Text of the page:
Summary Economic Impacts
Bastrop and Buescher State Parks, Bastrop County

2006 County Sales 2006 County Resident Income 2006 County Employment (Full-Time Equivalent) 2006 County Sales Tax Generated
$2,535,205 $1,092,341 74.8 $12,676

Source: Texas A&M University.

Texas Parks and Wildlife Department Direct Spending (Fiscal 2007)

Revenues Operating Expenses* Net Income
$1,025,692 $1,023,923 $1,769

* Includes salaries, operating expenses and minor (non-capital) repair.

Texas Parks and Wildlife Department.

Endnotes

  • 1 Texas Parks and Wildlife Department, “Bastrop State Park,” pp.1-3, http://www.tpwd.state.tx.us/spdest/findadest/parks/bastrop. (Last visited September 17, 2008.)
  • 2 Texas Parks and Wildlife Department, “Buescher State Park,” pp. 1-3, http://www.tpwd.state.tx.us/spdest/findadest/parks/buescher/. (Last visited September 17, 2008.)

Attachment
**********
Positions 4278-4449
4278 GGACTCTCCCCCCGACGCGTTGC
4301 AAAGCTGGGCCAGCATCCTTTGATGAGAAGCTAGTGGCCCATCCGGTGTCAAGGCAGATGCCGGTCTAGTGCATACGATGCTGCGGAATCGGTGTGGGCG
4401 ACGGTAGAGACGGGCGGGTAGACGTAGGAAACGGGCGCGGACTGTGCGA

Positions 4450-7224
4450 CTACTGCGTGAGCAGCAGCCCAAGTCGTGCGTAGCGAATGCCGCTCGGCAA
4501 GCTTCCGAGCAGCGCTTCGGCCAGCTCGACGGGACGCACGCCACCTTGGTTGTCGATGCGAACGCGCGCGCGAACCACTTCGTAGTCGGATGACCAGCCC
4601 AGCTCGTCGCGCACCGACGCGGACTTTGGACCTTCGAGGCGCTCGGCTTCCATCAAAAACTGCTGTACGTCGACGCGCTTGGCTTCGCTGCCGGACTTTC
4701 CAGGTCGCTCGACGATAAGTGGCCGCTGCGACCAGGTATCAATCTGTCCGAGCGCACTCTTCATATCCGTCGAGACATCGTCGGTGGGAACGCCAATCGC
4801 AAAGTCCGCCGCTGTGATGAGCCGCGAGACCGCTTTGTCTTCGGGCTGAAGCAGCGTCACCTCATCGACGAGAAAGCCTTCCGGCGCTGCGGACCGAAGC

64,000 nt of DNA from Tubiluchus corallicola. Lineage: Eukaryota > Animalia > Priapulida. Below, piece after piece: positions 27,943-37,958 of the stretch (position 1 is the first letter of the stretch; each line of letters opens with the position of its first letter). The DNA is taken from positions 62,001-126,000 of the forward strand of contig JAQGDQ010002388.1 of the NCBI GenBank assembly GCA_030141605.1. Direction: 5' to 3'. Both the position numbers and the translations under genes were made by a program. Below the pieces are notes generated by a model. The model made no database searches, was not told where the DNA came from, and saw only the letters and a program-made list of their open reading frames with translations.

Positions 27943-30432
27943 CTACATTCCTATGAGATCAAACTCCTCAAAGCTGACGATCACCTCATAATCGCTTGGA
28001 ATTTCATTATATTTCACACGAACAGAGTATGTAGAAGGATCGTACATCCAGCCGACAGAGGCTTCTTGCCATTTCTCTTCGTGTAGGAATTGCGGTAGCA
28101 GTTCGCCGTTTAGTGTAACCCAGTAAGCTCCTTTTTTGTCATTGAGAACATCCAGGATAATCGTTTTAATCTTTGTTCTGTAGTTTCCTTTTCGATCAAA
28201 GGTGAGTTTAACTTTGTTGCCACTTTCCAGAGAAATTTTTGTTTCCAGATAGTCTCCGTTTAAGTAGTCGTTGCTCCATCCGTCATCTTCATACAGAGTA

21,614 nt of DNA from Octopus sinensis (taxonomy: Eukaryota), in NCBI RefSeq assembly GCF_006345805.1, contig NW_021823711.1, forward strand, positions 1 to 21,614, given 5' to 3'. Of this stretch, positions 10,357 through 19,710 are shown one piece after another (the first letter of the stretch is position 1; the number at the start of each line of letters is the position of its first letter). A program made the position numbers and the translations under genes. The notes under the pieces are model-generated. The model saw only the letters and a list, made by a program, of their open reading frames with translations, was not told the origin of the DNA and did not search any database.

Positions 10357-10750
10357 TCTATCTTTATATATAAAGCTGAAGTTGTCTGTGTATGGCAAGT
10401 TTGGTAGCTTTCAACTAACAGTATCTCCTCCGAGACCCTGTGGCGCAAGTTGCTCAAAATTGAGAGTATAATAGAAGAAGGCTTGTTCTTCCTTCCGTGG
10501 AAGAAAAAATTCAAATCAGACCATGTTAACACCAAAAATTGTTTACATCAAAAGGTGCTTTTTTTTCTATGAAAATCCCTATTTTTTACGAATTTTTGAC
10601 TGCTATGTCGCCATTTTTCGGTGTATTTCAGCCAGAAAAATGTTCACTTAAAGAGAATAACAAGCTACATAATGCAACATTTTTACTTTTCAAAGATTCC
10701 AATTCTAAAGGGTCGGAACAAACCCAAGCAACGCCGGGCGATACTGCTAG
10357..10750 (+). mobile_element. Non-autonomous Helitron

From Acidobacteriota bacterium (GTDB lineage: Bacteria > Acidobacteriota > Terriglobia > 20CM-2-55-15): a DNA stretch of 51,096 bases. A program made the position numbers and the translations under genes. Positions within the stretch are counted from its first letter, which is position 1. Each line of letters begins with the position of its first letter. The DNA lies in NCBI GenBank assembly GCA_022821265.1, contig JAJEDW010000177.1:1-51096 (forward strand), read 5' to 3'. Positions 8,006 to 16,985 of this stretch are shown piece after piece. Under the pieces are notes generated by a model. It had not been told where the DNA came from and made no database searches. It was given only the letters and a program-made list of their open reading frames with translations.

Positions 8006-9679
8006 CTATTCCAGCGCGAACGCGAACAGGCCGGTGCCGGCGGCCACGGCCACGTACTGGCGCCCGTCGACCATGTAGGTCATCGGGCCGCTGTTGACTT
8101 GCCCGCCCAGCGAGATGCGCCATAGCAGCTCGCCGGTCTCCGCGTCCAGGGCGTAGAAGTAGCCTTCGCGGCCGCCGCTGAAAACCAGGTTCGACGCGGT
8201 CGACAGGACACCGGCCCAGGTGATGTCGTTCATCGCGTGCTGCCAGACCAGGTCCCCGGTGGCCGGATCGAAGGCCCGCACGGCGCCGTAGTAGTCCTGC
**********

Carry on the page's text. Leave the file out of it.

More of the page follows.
• 3 Texas Parks and Wildlife Department, “Houston Toad (Bufo houstonensis),” p. 2, http://www.tpwd.state.tx.us/huntwild/wild/species/htoad/. (Last visited September 17, 2008.)
  • 4 Interview with Todd McClanahan, Texas Parks and Wildlife Department, Bastrop, Texas, June 2008.
  • 5 Interview with Joe Newman, Bastrop Economic Development Corporation, Bastrop, Texas, June 11, 2008.
  • 6 Intervew with Susan Weems Wendel, Bastrop Chamber of Commerce, Bastrop, Texas, June 11, 2008.
  • 7 Interview with Kevin White, Bastrop Board of Realtors, Bastrop, Texas, June 11, 2008.
  • 8 Interview with Todd McClanahan.
  • 9 Data provided by Texas Parks and Wildlife Department, “Revenue Less Operating Costs, FY 2006-2007,” with Texas Comptroller’s office calculations. Amounts may not total due to rounding.
  • 10 Texas Coalition for Conservation, The Economic Contributions of Texas State Parks in FY 2006, by John L. Crompton and Juddson Culpepper, Texas A&M University, Department of Recreation, Park and Tourism Sciences (Austin, Texas, December 2006), http://rptsweb.tamu.edu/faculty/Crompton/Crompton/Articles/3.10.pdf. (Last visited September 17, 2008.)